Child Poverty in Papua New GuineaChildren in Papua New Guinea (PNG) represent kinship, community and unity. Yet, many of them suffer neglect. Child poverty in Papua New Guinea has left 41% of the country’s children living in difficult conditions. There is an increasing level of concern for the lack of education and health care in the country.


Only 35% of students complete primary school due to factors such as poor teacher training, low enrollment levels as well as the long and dangerous journeys many children have to embark on to get to school. A 2010 report found that the PNG government was failing to educate around 2 million elementary and primary school-aged children. This also carries into adulthood, with an estimated half of the population unable to read or write.

Unfortunately, young girls are more often the ones who miss out on education as they are more at risk on journeys to school and the education system is less accommodating to them. This explains why their primary school attendance is 7% less than boys. Although there are many implications to this, one significant impact is that girls are more vulnerable to physical and sexual abuse and become dependent on marriage. This has resulted in an estimated 27% of the female population going into marriage by their 18th birthday.

Improving Education

The crisis of education in PNG has reached the global community. Australia, in particular, has committed to helping raise education levels in PNG. Prime Ministers Kevin Rudd and Michael Somare are dedicated to raising PNG’s basic education attendance to 70%. Efforts have involved subsidies and investments to remove school fees, the building of more schoolhouses and the provision of better teacher training.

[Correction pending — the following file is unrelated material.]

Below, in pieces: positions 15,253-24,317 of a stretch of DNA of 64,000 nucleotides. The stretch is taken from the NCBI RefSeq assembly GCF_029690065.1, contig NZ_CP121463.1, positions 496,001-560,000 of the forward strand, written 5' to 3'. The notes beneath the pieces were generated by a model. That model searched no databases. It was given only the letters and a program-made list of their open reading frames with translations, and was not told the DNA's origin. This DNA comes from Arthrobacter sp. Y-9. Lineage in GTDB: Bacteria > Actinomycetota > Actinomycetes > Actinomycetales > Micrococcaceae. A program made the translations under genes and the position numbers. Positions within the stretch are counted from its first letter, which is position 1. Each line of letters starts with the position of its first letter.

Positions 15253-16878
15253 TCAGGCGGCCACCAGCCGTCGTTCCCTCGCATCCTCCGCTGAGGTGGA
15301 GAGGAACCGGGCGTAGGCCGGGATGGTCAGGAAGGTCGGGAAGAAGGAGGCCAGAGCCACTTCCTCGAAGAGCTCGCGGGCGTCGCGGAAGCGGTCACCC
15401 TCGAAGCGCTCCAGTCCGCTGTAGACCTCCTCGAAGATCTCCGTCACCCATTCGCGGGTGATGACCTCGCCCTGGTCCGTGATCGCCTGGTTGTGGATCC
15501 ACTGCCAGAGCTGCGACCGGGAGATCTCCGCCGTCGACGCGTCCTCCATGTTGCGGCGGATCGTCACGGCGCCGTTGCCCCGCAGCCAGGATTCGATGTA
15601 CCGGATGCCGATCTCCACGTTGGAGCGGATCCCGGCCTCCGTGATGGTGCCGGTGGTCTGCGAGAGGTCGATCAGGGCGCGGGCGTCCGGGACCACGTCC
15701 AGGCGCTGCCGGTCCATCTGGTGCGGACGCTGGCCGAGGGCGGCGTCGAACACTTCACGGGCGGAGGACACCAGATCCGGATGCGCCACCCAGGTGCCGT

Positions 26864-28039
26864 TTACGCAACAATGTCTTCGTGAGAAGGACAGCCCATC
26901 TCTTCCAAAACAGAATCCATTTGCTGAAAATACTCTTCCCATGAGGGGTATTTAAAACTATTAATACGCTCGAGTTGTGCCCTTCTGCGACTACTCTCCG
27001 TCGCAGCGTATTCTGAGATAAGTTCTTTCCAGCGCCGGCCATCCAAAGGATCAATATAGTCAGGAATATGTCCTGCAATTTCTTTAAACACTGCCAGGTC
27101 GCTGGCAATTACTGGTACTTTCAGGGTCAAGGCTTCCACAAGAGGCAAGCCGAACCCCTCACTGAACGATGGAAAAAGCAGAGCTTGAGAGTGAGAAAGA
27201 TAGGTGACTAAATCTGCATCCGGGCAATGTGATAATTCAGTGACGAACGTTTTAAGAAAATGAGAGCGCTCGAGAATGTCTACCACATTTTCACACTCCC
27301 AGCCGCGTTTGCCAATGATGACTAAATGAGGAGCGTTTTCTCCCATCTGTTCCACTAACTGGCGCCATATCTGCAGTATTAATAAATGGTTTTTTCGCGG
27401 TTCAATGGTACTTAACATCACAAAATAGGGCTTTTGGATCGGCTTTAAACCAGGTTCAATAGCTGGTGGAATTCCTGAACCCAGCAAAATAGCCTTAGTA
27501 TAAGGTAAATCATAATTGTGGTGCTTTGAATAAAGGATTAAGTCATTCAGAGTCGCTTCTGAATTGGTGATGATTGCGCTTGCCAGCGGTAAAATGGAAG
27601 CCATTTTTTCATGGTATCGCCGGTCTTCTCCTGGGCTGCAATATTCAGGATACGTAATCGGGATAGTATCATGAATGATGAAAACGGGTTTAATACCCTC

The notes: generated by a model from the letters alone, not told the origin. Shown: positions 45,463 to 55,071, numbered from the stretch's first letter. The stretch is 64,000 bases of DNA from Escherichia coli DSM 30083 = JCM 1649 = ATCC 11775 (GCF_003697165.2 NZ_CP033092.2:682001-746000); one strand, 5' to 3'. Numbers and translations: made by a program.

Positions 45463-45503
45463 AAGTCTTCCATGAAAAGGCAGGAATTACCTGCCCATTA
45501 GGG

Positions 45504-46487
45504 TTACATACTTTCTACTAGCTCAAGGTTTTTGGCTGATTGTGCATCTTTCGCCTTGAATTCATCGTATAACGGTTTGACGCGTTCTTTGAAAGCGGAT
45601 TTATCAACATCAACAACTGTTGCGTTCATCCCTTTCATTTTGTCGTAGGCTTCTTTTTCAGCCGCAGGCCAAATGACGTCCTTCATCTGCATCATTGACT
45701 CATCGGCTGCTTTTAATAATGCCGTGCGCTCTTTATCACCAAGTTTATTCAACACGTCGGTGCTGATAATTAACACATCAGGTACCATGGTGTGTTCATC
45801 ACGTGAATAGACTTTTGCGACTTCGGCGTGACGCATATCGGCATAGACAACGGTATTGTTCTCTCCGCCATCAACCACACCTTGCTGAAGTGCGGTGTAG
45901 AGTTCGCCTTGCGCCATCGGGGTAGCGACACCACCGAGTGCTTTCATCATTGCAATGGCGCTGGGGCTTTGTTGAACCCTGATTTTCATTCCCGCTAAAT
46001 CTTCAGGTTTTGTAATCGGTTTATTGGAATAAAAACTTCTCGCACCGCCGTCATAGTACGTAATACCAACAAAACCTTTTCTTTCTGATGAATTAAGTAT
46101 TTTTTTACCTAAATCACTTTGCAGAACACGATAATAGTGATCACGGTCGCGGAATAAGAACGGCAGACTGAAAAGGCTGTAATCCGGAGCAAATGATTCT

Health Care

The lack of access to basic health care impacts child poverty in PNG. Infant mortality rates and childhood malnutrition have been the highest in that region of Asia. Statistics have revealed that nearly half of children between 6 to 59 months suffer from stunting and 16% of children under the age of 5 are too thin for their height.

Another good indication of health care levels among children is immunization rates, which is again lacking in PNG with the past decades’ immunization rates stagnating at 60%. In fact, COVID-19 was a huge hit to the general vaccination rates in the country. Many new mothers were skeptical about the new pandemic vaccine and this led to new concerns for other standard immunizations. The third dose of the vital DTP (diphtheria, tetanus and pertussis) injection, for example, plummeted in dosage from 64% to 31% between 2009 and 2022.

Improving Health Care

PNG’s neighboring country, Australia, has played an important role in supporting the health care systems. Also, with the help of World Vision International, Australia is helping to address child health care issues in PNG through a variety of routes. One solution the country has implemented is to increase education on nutrition and encourage more healthy eating driven by locally available ingredients. Through investments in health care, around 28,628 people in PNG have been provided with access to essential medical treatments.

Looking Ahead